A conflict in the workplace is not uncommon. A workplace conflict battled out on Facebook, however, pulling in co-workers and the company, is not something you see every day.
There’s nothing like a good crisis to demonstrate how little control an organization has. There’s also nothing like a good crisis to uncover the poetry in our souls.
It was the days before PowerPoint. Holding our overhead transparencies, three of us sat waiting to be called into the management meeting. We were three public relations people, three poets, working for a chemical company. And it was our job to explain to the people running the company why we had to tell people how much pollution the company was responsible for, and, more to the point, what we thought the company should do about it.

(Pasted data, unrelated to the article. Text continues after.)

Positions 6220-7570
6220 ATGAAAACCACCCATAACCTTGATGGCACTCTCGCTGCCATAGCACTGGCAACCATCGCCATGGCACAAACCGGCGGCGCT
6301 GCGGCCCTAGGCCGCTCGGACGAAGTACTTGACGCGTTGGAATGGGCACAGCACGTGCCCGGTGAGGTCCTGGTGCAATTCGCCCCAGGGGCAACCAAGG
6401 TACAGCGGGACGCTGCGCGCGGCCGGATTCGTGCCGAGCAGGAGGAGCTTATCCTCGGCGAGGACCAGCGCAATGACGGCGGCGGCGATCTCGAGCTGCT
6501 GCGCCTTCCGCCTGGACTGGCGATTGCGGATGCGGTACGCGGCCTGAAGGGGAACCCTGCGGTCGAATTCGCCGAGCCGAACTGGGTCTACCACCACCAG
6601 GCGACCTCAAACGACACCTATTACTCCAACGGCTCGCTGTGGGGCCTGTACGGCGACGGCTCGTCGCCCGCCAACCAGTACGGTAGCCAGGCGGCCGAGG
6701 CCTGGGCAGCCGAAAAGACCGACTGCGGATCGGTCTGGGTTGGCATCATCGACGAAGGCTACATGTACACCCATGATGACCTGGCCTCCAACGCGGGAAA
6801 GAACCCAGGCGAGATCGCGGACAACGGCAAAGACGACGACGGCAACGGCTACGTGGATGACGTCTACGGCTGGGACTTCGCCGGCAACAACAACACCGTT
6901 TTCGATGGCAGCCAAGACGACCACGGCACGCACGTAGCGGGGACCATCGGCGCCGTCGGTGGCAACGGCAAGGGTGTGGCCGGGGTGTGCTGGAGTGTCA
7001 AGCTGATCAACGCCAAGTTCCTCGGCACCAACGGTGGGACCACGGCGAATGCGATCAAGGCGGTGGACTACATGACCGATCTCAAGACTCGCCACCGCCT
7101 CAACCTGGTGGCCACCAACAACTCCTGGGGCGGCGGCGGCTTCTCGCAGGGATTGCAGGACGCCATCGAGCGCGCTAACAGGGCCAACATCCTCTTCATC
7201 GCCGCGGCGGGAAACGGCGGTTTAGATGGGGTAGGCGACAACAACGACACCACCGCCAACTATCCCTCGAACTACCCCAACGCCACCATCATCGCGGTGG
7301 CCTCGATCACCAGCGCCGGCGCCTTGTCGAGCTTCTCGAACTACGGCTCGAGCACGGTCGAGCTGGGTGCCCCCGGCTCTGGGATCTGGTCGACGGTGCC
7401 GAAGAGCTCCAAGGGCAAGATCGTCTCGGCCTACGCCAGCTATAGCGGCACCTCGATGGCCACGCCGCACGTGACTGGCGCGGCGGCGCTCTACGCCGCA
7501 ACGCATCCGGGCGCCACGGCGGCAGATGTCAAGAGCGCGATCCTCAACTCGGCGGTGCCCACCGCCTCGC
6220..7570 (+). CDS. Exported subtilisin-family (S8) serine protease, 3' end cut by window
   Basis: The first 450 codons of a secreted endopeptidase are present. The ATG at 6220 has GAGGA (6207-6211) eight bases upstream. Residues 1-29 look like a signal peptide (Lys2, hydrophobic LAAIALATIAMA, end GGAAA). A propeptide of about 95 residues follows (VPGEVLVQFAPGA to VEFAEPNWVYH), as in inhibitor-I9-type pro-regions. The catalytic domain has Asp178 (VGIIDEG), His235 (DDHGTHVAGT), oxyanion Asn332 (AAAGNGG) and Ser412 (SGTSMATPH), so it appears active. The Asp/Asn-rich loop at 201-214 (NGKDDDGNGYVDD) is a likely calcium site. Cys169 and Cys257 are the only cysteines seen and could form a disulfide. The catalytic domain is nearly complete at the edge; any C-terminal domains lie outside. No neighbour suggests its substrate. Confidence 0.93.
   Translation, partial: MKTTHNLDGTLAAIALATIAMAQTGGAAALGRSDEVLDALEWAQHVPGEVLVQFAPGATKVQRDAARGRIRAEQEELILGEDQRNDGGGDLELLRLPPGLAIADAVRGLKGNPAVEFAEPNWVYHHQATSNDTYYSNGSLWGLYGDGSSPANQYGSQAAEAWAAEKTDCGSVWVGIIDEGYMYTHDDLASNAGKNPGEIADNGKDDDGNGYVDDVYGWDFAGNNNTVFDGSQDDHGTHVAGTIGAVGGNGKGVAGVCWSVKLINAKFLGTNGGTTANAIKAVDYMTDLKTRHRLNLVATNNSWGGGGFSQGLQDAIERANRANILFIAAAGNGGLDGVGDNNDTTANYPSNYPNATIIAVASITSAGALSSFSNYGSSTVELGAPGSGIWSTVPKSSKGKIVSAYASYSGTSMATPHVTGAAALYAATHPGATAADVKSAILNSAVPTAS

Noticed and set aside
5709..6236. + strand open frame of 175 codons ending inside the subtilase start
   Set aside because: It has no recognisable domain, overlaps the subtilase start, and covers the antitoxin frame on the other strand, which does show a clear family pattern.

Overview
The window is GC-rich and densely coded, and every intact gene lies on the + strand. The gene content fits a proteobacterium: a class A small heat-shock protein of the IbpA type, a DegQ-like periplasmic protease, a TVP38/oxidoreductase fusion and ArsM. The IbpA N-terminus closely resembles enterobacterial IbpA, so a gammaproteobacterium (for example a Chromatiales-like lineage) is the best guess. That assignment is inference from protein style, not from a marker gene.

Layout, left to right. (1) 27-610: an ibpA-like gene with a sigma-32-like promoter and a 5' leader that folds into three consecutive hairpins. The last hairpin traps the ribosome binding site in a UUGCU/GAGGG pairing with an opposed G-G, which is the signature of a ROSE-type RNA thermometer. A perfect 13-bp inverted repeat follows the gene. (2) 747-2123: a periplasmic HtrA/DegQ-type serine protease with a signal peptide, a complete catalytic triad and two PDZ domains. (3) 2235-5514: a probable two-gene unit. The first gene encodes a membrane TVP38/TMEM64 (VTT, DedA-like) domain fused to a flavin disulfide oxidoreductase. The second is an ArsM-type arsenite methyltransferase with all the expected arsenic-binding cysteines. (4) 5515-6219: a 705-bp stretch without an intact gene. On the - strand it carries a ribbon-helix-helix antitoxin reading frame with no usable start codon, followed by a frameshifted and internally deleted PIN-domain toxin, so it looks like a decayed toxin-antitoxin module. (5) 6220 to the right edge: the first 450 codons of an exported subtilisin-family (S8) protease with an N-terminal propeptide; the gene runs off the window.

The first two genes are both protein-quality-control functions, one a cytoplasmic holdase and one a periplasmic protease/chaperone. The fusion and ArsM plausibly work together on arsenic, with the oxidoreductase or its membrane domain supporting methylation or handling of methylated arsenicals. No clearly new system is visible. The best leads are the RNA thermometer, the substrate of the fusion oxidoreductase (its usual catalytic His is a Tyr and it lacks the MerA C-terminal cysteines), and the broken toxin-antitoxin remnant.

The most solitary job in corporate America is not the position of CEO. It’s the position of the CEO’s speechwriter. It can be the loneliest job as well.
The worst view I ever had from my assigned office at work was of the building’s designated smoking area. I had the most coveted type of office – a closed-door office, with a window. Except the window faced the smoking area outside the building, with its awning-like protection and clouds of smoke.
For most of the 20thcentury, the structure of corporations was based on the technology of mass production. It was a command-and-control model, with managers directing workers, who had a very specific task to accomplish. It was not unlike the military.